Next week's hearing will examine the possibility that any bilateral agreement reached between the Bush Administration and the government of Iraq may effectively tie the hands of the next Administration as a result of a clause in Article 31 in a draft of the accord that would prohibit the United States from cancelling it for one year.

The hearing is tomorrow and starts at ten a.m. The most important part is "a clause in Article 31 in a draft of the accord that would prohibit the United States from cancelling it [the "bilateral agreement"] for one year." So the treaty's not all that binding. Binding contracts do not allow either party to cancel in one year, 'binding contracts' trumpeted for what they will 'do' three years from now (2011) do not allow either party the option to cancel out starting in 2009.
Reuters reports that Ali Larijani, Iran's Speaker of Parliament, is decrying the treaty for "strengthening comprehensive U.S. hegemony in Iraq" while Iraq's Grand Ayatollah Ali al-Sistani released a statement today which includes: "The representatives of the Iraqi people in parliament must take on a big responsibility in this case and each must be up to this historic responsibility before God and the people."

The Washington Post asserts a 'change' in Barack Obama's stance on the treaty. First let's review the public stance this year.

During the election, the Obama-Biden campaign website revealed their stance on the so-called SOFA in "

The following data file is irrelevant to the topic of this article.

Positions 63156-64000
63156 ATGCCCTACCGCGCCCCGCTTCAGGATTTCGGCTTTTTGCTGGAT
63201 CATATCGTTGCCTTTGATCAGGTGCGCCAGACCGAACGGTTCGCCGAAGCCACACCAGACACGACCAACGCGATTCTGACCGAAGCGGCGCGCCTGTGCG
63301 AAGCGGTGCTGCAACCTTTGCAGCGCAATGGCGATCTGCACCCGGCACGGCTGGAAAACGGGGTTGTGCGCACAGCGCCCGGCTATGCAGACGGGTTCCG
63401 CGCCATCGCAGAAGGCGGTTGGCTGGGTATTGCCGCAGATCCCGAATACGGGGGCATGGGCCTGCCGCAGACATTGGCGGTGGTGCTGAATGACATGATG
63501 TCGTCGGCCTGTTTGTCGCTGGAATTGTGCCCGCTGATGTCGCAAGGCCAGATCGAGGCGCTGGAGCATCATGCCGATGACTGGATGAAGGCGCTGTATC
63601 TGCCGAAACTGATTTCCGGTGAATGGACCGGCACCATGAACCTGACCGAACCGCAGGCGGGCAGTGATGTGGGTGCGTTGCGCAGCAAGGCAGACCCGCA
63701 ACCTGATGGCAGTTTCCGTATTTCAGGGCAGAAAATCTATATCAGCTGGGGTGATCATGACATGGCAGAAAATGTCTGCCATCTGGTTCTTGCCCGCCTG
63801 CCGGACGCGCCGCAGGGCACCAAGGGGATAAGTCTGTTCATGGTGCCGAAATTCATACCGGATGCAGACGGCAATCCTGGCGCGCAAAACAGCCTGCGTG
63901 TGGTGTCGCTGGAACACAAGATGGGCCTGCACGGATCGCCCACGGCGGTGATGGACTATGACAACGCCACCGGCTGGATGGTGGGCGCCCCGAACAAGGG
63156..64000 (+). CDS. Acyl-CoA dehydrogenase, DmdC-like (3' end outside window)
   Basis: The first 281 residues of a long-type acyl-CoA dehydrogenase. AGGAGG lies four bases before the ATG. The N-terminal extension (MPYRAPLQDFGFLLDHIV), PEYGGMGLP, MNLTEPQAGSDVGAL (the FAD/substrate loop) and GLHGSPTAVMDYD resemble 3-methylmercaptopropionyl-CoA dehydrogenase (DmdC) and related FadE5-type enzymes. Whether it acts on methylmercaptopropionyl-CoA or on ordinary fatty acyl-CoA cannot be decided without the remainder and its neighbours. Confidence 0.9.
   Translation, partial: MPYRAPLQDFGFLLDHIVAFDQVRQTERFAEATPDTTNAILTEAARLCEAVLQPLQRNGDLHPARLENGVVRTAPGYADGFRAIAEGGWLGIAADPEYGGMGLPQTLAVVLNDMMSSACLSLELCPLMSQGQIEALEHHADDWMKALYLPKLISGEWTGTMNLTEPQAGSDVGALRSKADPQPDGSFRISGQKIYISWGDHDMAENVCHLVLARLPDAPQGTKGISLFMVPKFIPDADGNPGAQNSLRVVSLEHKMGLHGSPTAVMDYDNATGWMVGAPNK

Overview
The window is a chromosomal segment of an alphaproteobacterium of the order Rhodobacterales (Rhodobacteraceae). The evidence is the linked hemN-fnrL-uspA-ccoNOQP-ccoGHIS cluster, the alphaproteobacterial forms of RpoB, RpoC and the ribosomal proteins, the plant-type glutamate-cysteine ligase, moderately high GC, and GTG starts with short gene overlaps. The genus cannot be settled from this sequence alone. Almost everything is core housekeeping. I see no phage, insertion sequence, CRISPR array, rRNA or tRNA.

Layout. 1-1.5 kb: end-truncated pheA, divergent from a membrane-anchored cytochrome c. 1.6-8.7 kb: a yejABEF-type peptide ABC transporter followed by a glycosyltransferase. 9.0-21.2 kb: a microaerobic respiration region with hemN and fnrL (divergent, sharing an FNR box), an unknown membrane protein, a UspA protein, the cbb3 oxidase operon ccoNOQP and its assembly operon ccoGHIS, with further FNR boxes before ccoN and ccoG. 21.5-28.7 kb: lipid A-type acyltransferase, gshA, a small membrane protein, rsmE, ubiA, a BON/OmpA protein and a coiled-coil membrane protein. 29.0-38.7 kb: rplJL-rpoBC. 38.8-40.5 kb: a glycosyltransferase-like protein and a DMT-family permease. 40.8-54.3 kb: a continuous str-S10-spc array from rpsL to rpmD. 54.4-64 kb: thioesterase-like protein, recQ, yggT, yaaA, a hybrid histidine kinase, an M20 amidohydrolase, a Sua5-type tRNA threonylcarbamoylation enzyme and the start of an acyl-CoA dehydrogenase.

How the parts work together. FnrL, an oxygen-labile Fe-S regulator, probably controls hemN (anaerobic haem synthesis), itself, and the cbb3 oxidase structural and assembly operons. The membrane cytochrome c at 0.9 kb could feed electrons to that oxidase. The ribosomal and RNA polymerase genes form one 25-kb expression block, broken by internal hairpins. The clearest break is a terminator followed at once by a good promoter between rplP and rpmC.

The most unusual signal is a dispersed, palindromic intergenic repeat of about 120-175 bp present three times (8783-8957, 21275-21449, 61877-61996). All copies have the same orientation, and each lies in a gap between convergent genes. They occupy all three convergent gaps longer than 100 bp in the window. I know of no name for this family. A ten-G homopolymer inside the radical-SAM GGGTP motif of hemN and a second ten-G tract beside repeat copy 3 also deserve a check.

Plan for Ending the War in Iraq:"The Status-of-Forces-AgreementObama and Biden believe any Status of Forces Agreement, or any strategic framework agreement, should be negotiated in the context of a broader commitment by the U.S. to begin withdrawing its troops and forswearing permanent bases. Obama and Biden also believe that any security accord must be subject to Congressional approval. It is unacceptable that the Iraqi government will present the agreement to the Iraqi parliament for approval--yet the Bush administration will not do the same with the U.S. Congress. The Bush administration must submit the agreement to Congress or allow the next administration to negotiate an agreement that has bipartisan support here at home and makes absolutely clear that the U.S. will not maintain permanent bases in Iraq.
Post election, was set up as the official website for the Barack-Biden transition and if you pull up "The Obama-Biden Plan," you will find:The Status-of-Forces AgreementObama and Biden believe it is vital that a Status of Forces Agreement (SOFA) be reached so our troops have the legal protections and immunities they need. Any SOFA should be subject to Congressional review to ensure it has bipartisan support here at home.
That has been the official position, that Congressional approval was required and Congressional review. However,